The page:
Heathrow expansion suffers crash landing

aeroplane takes off
Airlines aim to use 200 million tonnes of biofuels each year
'The bell is tolling on the carbon economy loud and clear.'

Imagine when we all start taking the Paris agreement into account.

Boris Johnson was facing significant embarrassment today after judges at the Court of Appeal in London ruled that his government decision to allow Heathrow airport to build a third runway is illegal, because it contravened its Paris Agreement commitments.

Johnson, the prime minister, promised he would “lie down in front of those bulldozers and stop the construction” of the runway back in 2015. The Tories then supported the plan but under his leadership was today  forced into a humiliating u-turn by the courts months before Britain hosts the COP26 climate conference.

Tim Crosland, from Plan B, the law charity that brought the challenge, said: “It’s now clear that our governments can’t keep claiming commitment to the Paris agreement, while simultaneously taking actions that blatantly contradict it.” He added: “The bell is tolling on the carbon economy loud and clear.”


Greta Thunberg, the teenage Sweedish climate campaigner, said: “Imagine when we all start taking the Paris agreement into account.”

Geraldine Nicholson, from local campaign group Stop Heathrow Expansion, said: “This is the final nail in the coffin for Heathrow expansion. We now need to make sure the threat of a third runway does not come back.”

The Conservative government under Theresa May published a national policy statement in 2018 which included approval for the third runway at Heathrow. But almost immediately charities including Plan B, Greenpeace and Friends of the Earth, alongside local residents, councils, and the Major of London launched legal challenges.

The High Court backed the government back in May 2019, but the case was taken to the Court of Appeal and today it was announced that the judges have found against the government. Lord Justice Lindblom said: “The Paris agreement ought to have been taken into account by the secretary of state. The national planning statement was not produced as the law requires.”

Lord Randall, a former Conservative MP and climate adviser to the former prime minister Theresa May, said: “This is an opportunity for Boris Johnson to put Heathrow expansion to bed and focus on the most important diplomatic event of his premiership, the UN climate summit in Glasgow in November.” He added: “It’s his chance to shine on the world stage.”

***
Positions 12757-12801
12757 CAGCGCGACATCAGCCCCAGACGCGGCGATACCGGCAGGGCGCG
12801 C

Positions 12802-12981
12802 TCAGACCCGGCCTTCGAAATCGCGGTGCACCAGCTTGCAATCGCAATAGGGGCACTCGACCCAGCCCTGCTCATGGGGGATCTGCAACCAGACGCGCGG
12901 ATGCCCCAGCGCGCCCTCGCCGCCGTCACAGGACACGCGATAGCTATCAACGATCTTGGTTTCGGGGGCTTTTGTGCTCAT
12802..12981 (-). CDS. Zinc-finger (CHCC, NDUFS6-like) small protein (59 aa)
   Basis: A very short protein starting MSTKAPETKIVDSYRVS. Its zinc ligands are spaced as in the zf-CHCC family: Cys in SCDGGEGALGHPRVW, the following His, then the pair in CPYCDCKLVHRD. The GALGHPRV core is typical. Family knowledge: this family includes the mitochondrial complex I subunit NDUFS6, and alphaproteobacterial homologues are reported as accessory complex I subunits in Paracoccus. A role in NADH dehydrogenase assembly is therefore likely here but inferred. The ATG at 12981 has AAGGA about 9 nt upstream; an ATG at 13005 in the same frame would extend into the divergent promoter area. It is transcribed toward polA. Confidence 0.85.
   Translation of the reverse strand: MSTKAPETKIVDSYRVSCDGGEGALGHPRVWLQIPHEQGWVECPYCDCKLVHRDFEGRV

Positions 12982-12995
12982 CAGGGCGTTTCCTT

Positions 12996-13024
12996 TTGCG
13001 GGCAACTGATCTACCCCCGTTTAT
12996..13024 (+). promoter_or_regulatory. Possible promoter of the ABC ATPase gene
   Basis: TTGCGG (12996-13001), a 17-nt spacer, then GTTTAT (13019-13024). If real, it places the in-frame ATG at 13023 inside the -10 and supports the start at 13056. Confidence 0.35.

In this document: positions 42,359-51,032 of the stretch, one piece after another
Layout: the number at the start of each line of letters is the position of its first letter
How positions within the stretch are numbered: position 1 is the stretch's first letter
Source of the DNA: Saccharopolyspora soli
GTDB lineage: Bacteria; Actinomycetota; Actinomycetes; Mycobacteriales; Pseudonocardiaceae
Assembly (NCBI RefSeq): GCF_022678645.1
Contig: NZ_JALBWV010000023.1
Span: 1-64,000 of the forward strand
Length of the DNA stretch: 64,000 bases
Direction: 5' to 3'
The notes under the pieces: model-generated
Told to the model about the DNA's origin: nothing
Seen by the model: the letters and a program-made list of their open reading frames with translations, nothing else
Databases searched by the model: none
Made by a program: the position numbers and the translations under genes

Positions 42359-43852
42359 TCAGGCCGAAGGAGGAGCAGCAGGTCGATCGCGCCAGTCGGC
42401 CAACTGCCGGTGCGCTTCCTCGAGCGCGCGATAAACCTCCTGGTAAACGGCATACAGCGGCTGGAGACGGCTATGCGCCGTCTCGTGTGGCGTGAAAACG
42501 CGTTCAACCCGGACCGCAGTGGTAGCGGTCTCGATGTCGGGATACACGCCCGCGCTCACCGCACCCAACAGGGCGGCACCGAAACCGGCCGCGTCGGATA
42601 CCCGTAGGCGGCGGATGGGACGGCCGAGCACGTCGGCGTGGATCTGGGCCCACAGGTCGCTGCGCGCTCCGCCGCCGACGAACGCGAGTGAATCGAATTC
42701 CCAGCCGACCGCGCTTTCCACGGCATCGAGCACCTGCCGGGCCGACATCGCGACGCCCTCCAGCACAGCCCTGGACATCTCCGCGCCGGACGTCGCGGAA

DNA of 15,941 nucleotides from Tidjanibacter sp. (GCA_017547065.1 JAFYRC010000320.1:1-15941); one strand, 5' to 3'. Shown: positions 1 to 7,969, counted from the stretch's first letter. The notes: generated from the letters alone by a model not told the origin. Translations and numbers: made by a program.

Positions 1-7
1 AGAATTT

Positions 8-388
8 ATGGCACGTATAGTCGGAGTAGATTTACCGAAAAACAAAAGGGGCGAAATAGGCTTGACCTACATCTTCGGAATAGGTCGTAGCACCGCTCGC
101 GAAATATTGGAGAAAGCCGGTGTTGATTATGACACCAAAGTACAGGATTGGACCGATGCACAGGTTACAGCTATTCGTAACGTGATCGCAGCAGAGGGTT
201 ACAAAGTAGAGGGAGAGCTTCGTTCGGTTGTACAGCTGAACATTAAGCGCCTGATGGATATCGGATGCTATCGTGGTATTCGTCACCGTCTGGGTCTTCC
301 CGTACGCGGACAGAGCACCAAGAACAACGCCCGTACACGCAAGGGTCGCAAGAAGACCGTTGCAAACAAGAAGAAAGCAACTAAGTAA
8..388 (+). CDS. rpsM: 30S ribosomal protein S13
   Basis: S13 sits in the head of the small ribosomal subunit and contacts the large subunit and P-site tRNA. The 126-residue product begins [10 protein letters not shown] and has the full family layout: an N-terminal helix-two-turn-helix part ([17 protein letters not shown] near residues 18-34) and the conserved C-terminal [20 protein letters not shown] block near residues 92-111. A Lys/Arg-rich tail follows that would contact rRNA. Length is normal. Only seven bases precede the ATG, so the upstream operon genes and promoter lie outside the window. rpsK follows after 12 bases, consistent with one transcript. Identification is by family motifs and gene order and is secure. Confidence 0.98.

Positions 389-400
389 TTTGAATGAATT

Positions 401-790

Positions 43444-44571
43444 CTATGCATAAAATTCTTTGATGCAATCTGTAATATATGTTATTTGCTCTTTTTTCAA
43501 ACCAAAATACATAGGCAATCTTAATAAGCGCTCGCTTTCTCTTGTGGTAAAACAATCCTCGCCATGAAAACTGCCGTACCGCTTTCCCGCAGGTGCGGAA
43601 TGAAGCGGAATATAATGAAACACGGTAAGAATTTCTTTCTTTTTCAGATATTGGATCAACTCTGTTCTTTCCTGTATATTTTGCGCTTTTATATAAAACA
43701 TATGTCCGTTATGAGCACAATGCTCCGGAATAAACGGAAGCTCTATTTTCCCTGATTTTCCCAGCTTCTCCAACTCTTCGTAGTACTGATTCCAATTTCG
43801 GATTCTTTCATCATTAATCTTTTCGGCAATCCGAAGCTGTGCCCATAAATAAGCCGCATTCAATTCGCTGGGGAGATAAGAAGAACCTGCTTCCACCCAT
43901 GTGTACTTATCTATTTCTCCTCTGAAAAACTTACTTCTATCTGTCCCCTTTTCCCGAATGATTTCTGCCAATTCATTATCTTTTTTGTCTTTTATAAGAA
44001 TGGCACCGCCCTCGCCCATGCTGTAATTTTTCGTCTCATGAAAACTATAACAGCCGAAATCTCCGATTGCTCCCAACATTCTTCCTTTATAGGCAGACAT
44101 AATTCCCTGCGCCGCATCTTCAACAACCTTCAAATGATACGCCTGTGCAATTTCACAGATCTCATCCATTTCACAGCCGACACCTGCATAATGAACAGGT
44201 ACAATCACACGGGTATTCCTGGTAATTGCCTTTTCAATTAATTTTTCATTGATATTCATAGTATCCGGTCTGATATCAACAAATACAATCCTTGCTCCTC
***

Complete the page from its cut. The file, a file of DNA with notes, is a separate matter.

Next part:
Today’s ruling is the first time anywhere in the world that the courts have used the Paris Agreement to prevent an airport going ahead. The government has set a legal target of reducing carbon emissions to net zero by 2050. This gives grounds to law charities and others to take court action. 

Margaretha Wewerinke-Singh is an international public law expert at Leiden University, in the Netherlands. She said: “Its implications are global. For the first time, a court has confirmed that the Paris agreement temperature goal has binding effect. 

Imagine when we all start taking the Paris agreement into account.

“This goal was based on overwhelming evidence about the catastrophic risk of exceeding 1.5C of warming. Yet some have argued that the goal is aspirational only, leaving governments free to ignore it in practice.”

Professor Corinne Le Quéré, from the University of East Anglia, said: “Government needs to put climate targets at the heart all big decisions, or risk missing their own net zero objectives with devastating consequences for climate and stability. I am relieved this is finally recognised in law.”

Luke Murphy, Head of the IPPR Environmental Justice Commission, said: "This landmark judgment should be the death knell for a scheme which is incompatible with tackling the climate emergency.

"The UK's legal commitment to net zero and the Paris Agreement must mean urgent and radical reductions in carbon emissions. Allowing Heathrow expansion which could have contributed to the near doubling in demand for flights was always totally inconsistent with that goal.

"All governments, businesses and investors around the world must now consider the precedent set by this judgment when taking decisions that impact our climate. It must mark the end of 'business as usual'. All policies from road building to trade deals must now be subject to the question - are they climate safe?"


The cost of building the third runway at Heathrow has been estimated at £14bn with the completion pencilled in for 2028. The airport claims a further 700 planes would land each day - raising concerns about the additional carbon emissions from the services.

Campaigners now have to wait and find out whether Johnson’s government will now give up on the third runway or attempt to redraft the policy statement so that it can permit the Heathrow expansion and also explain how the government will meet its Paris Agreement commitments.

A spokeswoman for Heathrow said: “We will appeal...to the supreme court...and are confident that we will be successful. Expanding Heathrow, Britain’s biggest port and only hub, is essential to achieving the prime minister’s vision of global Britain. We will get it done the right way.”

Grant Shapps, the transport secretary, said: “Our manifesto makes clear any Heathrow expansion will be industry-led. Airport expansion is core to boosting global connectivity and levelling up across the UK. We also take seriously our commitment to the environment.”

This Author

Brendan Montague is editor of The Ecologist.

More from this author